Papa has landed

Today is a special day in my family. It would have been my father’s 85th birthday. Today is also the day in which we “welcome” another octogenarian to the United Kingdom. Both men preached the gospels – one I admired immensely (and still do) the other I abhor, and I offer no prize for guessing which one is which.

There has been enormous controversy concerning the pope’s visit, and quite rightly so. Let me get one thing straight. I have no objection to the pope coming to this country as head of the catholic church and spiritual leader of his flock. I do have strong objections to him coming here on a full blown state visit, partly at my expense.

First things first – the Vatican City State is not really a nation state in any proper sense. It was created as an act of political expediency by the Lateran Treaty in 1929 to solve an impasse between the pope and the Italian government that had rattled on for nearly seventy years. The Vatican covers an area of around 110 acres (roughly sixty football pitches) and has a population of just over 800 – not even the equivalent of a small English parish. The idea that the bishop of Rome has been invited as the head of this micro-state is, of course, nonsense and a lie. He is coming here as the head of a religious sect and we are thereby providing him with a platform and recognition not afforded to other religious leaders.

Now let’s deal with the question of numbers. The catholic church claims to have more than a billion adherents worldwide. It is crucial to remember how they calculate this figure. It is based on a raw figure of the number of people baptised and/or confirmed into the church and that have not yet renounced it. It is not a measure of the numbers currently attending church and practising the faith. I married into a catholic family. The catholic church counts them as four followers, although only one ever goes to mass. Translate this across the country and you have the position that the catholic church claims over four and a half million members in the United Kingdom, but admits that only about a million of them attend mass. For a true catholic missing the mass is a mortal sin. Clearly, the church is being disingenuous as to its true size and almost certainly trying to punch above its real weight.

You have to travel back nearly five hundred years in history to get to the last time that we were under thrall of the catholic church. The Act of Succession of 1534 effectively ended the control that the popes had previously held over the governance of England. But to view the recent antics of some of the pope’s friends you would think little had changed. Cardinal Kasper’s outburst on the eve of the visit betrays the real arrogance of the princes of the church. (If this were indeed a third world country I would expect the catholic missionaries to be pouring in by the hundred.) The pope’s intervention into the debate on the Equality Act argues that he still sees himself as having some sort of special status. Make no mistake bout it, the pope sees himself as a political force.

(Given that the invitation to come to Britain was made in 2009 by a Prime Minister who, at the time, was marginally less popular than the Black Death, it looks like Gordo was playing politics as well.)

All that aside, I have other objections to having this man in my country.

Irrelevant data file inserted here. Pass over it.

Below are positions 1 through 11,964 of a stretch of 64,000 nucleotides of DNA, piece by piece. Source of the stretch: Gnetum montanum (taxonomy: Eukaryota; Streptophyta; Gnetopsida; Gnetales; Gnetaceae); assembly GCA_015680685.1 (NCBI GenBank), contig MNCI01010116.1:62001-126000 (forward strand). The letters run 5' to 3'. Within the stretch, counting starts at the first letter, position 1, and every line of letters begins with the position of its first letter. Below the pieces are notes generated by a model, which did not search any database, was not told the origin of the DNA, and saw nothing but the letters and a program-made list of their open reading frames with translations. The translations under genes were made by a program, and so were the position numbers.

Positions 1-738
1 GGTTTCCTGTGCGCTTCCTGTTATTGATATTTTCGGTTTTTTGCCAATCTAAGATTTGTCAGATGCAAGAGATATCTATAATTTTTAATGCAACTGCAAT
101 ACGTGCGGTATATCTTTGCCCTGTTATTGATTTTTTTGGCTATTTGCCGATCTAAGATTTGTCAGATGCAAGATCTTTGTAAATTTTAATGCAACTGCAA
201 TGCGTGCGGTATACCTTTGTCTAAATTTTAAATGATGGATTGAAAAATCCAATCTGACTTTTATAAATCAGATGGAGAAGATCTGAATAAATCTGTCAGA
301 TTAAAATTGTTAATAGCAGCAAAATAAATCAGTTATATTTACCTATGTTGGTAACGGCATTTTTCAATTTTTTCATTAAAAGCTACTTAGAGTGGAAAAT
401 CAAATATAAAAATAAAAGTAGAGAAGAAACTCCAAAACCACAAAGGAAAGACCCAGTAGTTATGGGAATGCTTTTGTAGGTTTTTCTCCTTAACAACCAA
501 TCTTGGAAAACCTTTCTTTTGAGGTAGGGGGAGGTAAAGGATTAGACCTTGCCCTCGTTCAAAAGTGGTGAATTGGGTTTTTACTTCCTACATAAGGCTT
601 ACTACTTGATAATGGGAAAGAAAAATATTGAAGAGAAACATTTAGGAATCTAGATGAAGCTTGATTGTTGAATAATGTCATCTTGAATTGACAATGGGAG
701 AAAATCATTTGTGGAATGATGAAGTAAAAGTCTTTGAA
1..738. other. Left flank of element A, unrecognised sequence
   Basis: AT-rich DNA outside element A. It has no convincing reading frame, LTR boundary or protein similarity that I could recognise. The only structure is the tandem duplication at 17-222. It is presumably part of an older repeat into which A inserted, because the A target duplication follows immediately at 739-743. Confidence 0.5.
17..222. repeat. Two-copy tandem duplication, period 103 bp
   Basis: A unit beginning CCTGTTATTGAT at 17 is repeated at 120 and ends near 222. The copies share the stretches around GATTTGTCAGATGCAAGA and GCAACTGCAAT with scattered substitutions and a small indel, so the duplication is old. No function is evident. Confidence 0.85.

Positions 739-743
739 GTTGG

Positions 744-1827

First and most obvious are his views on homosexuality. In 1986, when he was Prefect of the Congregation for the Doctrine of the Faith, the then Cardinal Ratzinger delivered the Letter to the Bishops of the Catholic Church on the Pastoral Care of Homosexual Persons. In this he said “although the particular inclination of the homosexual person is not a sin, it is a more or less strong tendency ordered toward an intrinsic moral evil; and thus the inclination itself must be seen as an objective disorder.”

It is difficult to find words to describe how offensive I find this. Read the bible – the capacity to do evil stems from choice. Sexual orientation does not, never did and never will. Religion, on the other hand, is most definitely a question of choice.

I recently watched a debate in the Intelligence Squared series in which a catholic archbishop was challenged to say where Christ had condemned homosexuality. He repeatedly ducked the question. Not that that should surprise anyone. It isn’t there.

The biblical objections do not stem from Christ’s teachings. At the same time there are all sorts of things in the bible to which the catholic church now turns a blind eye – stoning your daughter to death, for instance – you’ll find that little gem in Deuteronomy.

Then we have the pope’s stance on the use of condoms. He actively encourages the outright LIE that condoms can increase the spread of HIV. Aid from the catholic church to third world countries is conditional on them saying “no” to the use of condoms – a policy that condemns millions to disease and poverty. Saving lives, it appears, is second to dogma – an attitude that would be condemned by their own saviour who helped people regardless of who they were or what they’d done.

Finally we have the issue of child abuse, or as Stephen Fry bravely maintains – child rape. The catholic church’s record, and that of this pope in particular, on this is appalling. In one case it took cardinal Ratzinger’s office over seven years to get round to expelling a priest where there was clear evidence of abuse. Channel 4 News recently trawled through Court records to compile a record of sexual offences by catholic priests in England in recent years. 37 priests, 330 offences resulting in sentences totalling 157 years in jail. AND THOSE ARE JUST THE ONES WE KNOW ABOUT.

Welcome this man if you will, Ma’am, but NOT in my name.

Rant over – let’s finish with a song: